Step 2: Prac­tice a Cor­ner in the Arena

Practical Horseman - - The Complete Hourglass -

SETUP >> Build the sim­u­lated cor­ner in your arena so you have enough space to jump it in both di­rec­tions: Lay a bar­rel on its side. About 10 feet from it, place two stan­dards close to­gether with cups fac­ing the bar­rel. (They can be closer than this depend­ing on your level.) Rest one end of a 12-foot pole on the bar­rel and put the other end in the cup. Do this with the sec­ond pole and stan­dard. Place a ground line at the base of each ver­ti­cal. Put one end of the last pole on the front of the bar­rel and the other end of the pole on the ground, an­gled to the out­side of the jump at ap­prox­i­mately 100–110 de­grees. This will act as a wing (or guide rail) to di­rect the horse and en­cour­age him to jump. Al­ca­traz has com­peted up to the Ad­vanced level, so he quickly be­comes un­im­pressed with this cor­ner. If he were less ex­pe­ri­enced, I would make sure he had jumped the cor­ner con­fi­dently with the front rail low­ered in both di­rec­tions. If he is hes­i­tant, I will con­tinue to jump with the front rail low­ered un­til he jumps con­fi­dently. Then my helper would put the front rail into the cup and I would ap­proach again, as I’m do­ing here, us­ing the same seat, leg and hand aids as I did in Photo 3 on page 45 along with the guide rail to make it very clear to Al­ca­traz that I want him to jump the cor­ner.

WHERE TO FO­CUS >> To de­ter­mine what part of the cor­ner to fo­cus on and jump, bi­sect the an­gle, imag­in­ing a line that cuts it in half from the widest point of the cor­ner to the tip. In the cen­ter of that line, pic­ture an­other line run­ning to­ward you at a 90-de­gree an­gle. This is the line of your ap­proach. The aim is to pick a “win­dow” on the cor­ner that in­cludes the nar­row­est part of the cor­ner—with­out risk­ing a runout—and the widest part of the cor­ner—with­out ask­ing too much of a scope ques­tion for your horse. Ap­proach­ing the cor­ner in the mid­dle of that win­dow gives you room for er­ror if your horse drifts on ap­proach. After Al­ca­traz con­fi­dently jumps with the guide rail, my helper re­moves it and I ap­proach the cor­ner in the same way I did be­fore: de­fen­sive seat in the sad­dle, legs firmly on his sides with wider-set hands.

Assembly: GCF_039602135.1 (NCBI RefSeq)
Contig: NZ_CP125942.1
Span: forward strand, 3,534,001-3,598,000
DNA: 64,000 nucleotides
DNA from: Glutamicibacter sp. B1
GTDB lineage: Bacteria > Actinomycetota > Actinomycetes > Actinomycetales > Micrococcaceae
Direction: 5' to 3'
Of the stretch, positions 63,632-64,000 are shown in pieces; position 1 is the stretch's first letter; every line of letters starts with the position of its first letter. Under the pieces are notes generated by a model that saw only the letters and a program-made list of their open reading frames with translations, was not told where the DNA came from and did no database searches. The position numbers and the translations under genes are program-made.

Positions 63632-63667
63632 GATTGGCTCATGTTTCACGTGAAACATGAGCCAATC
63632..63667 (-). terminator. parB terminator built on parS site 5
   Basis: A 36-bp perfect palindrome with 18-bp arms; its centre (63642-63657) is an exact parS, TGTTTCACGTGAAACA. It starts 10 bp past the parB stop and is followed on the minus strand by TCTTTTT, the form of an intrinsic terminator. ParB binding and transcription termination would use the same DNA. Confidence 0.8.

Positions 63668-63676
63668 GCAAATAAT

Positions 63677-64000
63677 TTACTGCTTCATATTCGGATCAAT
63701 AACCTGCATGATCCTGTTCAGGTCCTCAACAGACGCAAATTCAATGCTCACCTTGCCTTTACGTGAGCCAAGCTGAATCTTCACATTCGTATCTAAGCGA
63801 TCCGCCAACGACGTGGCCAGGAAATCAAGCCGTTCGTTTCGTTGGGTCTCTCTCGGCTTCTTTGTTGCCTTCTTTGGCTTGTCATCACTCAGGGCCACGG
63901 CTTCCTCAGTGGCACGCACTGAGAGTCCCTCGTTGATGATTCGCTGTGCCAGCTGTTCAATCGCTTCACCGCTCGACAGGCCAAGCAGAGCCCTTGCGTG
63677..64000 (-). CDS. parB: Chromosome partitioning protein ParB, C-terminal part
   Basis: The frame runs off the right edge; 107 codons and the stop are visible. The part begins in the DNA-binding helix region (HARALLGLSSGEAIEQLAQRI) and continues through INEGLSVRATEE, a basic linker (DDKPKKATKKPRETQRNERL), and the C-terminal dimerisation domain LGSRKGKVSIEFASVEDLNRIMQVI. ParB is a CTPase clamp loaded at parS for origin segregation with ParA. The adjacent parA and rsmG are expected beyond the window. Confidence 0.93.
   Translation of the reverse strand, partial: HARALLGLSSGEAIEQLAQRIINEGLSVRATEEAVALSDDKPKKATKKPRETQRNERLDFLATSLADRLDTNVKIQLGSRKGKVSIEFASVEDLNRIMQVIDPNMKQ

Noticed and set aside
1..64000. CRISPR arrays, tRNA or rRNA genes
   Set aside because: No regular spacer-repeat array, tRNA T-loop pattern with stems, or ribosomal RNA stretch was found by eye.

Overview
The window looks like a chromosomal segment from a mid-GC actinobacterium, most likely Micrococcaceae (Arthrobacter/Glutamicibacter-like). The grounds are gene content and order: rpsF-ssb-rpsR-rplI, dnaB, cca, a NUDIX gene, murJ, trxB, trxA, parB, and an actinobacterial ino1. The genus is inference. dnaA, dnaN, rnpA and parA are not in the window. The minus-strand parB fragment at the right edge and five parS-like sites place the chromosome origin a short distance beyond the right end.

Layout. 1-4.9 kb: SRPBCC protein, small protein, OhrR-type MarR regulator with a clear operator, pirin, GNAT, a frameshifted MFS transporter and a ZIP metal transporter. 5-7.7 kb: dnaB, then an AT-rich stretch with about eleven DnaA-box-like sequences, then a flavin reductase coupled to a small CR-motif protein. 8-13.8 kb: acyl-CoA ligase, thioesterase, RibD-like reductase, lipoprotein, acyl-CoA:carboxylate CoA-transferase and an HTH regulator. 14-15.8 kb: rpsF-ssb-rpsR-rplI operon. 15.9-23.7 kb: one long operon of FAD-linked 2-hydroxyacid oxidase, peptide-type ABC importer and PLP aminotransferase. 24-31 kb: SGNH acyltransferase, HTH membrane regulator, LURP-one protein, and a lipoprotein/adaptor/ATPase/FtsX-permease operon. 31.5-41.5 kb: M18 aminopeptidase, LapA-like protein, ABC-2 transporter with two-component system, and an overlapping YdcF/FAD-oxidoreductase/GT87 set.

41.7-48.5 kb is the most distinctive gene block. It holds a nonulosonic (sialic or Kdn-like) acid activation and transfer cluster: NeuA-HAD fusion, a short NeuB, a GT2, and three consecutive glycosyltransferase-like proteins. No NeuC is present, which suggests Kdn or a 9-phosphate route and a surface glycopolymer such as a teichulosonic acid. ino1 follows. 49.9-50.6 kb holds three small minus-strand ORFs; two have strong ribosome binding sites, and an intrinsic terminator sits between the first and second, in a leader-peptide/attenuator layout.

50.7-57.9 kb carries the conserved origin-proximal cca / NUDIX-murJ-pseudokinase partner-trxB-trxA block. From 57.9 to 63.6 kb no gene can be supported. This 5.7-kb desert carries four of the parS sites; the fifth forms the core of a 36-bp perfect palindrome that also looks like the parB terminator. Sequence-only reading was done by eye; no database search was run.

TIP >> The pro­gres­sion to jump­ing the fence as a full cor­ner might not hap­pen in one jump school. For the first school, you might start with the front rail an­gled down to the ground and a wing pole to guide the horse (see photo 3 on page 45). For the sec­ond school, you might re­view the first school briefly, then if your horse jumps con­fi­dently, put the pole back in the cup while still us­ing a wing pole. For the third jump school, you can take away the wing.

I low­ered the front pole of the cor­ner from the cup to the ground. This cre­ates a softer face on the cor­ner and helps Al­ca­traz to un­der­stand the con­cept of jump­ing it. At this point, it is use­ful to have a helper on the ground who can place the poles in and out of the cups and change the place­ment of the wing pole. About five strides be­fore the cor­ner, I dropped into a de­fen­sive seat in the sad­dle— sit­ting and bring­ing my up­per body up­right. I also made sure my legs were firmly on his sides and widened my hands. The com­bi­na­tion of leg, seat and hand aids ap­plied to­gether has al­lowed Al­ca­traz to con­fi­dently jump the cor­ner. (He was a lit­tle fresh this day, which is why I am us­ing a short re­lease here.)

Now Al­ca­traz is ready to jump the cor­ner at a higher height, which will pre­pare him for the size of the ac­tual cor­ner once we go out to the cross-coun­try course.

TIP >> Horses and rid­ers will progress at dif­fer­ent rates when it comes to jump­ing a cor­ner in the arena. The key is to ad­vance at a pace that builds con­fi­dence in both you and your horse. If it takes three or more jump schools to reach this point, the time spent in the arena do­ing your home­work is worth it.



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